The Conservative Party gets a lot of attention but it is only conceivably a factor in CD 19 (~7% of the GOP voters) and CDs 20 and 27 (~9% each). The significance is that unless these people changed their party affiliation before March 25 they won’t be voting. As far as to impact, your guess is as good as mine. I’ve heard members of this party who could be either Trump or Cruz voters though, given where they are concentrated, I would bet that this cuts against Trump more than Cruz.
The Independence Party is strongest in CD 1-5. In CD 5, the Independence Party has about 26% of the membership of the GOP.
Where this comes into play is that a lot of members of both Conservative and Independence parties vote GOP for president and for their own party in down ballot races. These people are going to show up as Likely GOP voters in polls. But they won’t be able to vote in the primary. Their political leanings will distort the polling. And I am not conversant enough on NY politics to know what that means though I tend to think these folks are probably Trump voters.
State GOP loves it some Donald Trump
Donald Trump has won the support of more than half of New York state’s 62 Republican county chairs, his campaign announced Wednesday in a show of home-state muscle intended to blunt the momentum of Ted Cruz.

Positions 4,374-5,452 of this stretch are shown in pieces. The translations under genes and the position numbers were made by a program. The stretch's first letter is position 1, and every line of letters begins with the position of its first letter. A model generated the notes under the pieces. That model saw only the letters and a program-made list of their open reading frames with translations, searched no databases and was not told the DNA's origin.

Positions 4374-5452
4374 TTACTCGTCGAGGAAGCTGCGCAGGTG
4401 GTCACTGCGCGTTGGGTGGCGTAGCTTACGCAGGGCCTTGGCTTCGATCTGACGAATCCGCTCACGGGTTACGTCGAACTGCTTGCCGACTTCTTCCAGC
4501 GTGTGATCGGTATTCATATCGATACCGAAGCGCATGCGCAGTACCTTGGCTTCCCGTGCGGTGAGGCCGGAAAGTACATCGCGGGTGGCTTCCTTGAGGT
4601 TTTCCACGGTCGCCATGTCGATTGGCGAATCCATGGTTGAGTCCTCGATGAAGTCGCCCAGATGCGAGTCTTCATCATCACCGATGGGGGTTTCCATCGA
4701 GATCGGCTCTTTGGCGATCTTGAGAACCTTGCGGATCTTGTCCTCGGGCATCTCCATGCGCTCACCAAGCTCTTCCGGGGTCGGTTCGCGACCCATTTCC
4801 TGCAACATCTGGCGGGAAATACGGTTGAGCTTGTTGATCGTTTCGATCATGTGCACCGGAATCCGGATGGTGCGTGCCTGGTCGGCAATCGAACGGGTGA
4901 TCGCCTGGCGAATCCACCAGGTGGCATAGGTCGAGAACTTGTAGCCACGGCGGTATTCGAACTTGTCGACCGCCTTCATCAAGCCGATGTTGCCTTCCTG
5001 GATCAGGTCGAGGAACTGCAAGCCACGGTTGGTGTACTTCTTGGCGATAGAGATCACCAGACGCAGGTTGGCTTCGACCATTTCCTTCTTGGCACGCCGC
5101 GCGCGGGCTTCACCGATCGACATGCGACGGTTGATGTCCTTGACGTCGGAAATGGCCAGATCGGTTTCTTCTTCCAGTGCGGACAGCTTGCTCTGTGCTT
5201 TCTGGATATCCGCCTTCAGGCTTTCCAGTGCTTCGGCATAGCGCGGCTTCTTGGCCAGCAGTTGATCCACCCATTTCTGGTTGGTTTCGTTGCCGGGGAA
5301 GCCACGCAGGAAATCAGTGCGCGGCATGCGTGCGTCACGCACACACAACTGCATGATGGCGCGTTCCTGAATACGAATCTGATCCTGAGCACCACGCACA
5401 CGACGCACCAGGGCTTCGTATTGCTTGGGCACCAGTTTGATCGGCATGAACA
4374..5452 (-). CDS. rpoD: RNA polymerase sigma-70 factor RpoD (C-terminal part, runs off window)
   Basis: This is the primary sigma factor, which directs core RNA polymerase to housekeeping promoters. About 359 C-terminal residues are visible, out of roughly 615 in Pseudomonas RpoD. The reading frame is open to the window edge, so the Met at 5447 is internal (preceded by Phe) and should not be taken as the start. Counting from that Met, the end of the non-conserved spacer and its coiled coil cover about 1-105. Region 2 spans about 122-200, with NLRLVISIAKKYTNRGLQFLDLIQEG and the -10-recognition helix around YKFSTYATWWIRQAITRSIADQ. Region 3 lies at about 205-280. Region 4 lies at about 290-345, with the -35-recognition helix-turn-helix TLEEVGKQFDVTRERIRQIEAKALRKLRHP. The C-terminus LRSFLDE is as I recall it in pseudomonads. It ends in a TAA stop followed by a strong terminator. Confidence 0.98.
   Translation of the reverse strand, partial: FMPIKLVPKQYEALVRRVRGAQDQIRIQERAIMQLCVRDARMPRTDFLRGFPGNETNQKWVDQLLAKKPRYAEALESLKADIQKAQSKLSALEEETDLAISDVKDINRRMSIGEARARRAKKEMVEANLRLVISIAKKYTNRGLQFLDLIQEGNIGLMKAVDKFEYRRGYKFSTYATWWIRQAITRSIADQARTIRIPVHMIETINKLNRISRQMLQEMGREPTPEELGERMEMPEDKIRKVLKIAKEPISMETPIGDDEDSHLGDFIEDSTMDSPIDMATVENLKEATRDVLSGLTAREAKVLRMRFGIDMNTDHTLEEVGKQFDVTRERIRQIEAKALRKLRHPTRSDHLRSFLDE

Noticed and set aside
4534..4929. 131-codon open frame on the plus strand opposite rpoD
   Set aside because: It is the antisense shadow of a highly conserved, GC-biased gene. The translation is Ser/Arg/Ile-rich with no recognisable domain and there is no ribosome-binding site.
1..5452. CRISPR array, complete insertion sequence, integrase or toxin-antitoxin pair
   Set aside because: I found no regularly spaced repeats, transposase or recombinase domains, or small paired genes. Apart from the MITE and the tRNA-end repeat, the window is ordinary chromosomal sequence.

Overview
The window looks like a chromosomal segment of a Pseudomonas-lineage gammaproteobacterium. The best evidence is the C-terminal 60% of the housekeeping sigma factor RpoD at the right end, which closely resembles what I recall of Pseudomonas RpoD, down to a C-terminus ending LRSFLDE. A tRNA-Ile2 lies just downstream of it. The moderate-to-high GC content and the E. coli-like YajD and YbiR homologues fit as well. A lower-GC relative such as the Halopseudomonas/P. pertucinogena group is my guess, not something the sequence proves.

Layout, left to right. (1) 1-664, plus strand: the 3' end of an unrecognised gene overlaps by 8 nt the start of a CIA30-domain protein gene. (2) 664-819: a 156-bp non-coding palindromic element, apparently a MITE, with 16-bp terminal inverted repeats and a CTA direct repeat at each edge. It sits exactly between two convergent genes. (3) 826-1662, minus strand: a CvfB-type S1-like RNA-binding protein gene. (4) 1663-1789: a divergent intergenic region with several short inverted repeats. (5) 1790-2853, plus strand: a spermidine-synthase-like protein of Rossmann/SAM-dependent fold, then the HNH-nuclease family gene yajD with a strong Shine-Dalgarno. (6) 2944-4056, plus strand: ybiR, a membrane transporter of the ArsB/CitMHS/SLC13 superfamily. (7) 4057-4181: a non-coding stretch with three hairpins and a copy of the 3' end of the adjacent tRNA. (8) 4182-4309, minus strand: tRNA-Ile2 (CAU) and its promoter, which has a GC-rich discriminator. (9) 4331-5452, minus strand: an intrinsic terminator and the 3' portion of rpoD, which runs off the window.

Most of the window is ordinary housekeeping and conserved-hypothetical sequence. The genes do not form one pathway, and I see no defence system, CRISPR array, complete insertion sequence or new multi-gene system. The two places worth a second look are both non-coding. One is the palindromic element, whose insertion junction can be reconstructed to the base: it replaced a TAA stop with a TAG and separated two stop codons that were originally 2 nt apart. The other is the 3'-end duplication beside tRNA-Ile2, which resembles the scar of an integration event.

Trump’s three “honorary” co-chairs of his New York leadership team include Buffalo businessman and former gubernatorial candidate Carl Paladino, upstate Rep. Chris Collins and Dutchess County Sheriff Adrian “Butch” Anderson.
Joe Mondello of Nassau County and John LaValle of Suffolk are among the county leaders in the pack of 32 lining up with Trump.
“We’ve been working on this thing for four or five months,” Paladino told Fox News.
How much pull these people have with rank-and-file GOP members is debatable. They undoubtedly will have some but not as much as they think. And, when you’re dealing with yahoos like Carl Paladino you always have to wonder exactly what they have done beyond talk. What it does mean is that Ted Cruz has a hard uphill struggle in New York because the GOP infrastructure is not allied with him.
Keep in your mind two things. Statewide polling is meaningless as the delegates are awarded in a modified winner-take-all manner by Congressional District. And the name of the game is keeping Trump from getting over 50% of the votes in any CD. Anything under 80 delegates out of New York and Trump cannot win on the first ballot in Cleveland which means he can’t win.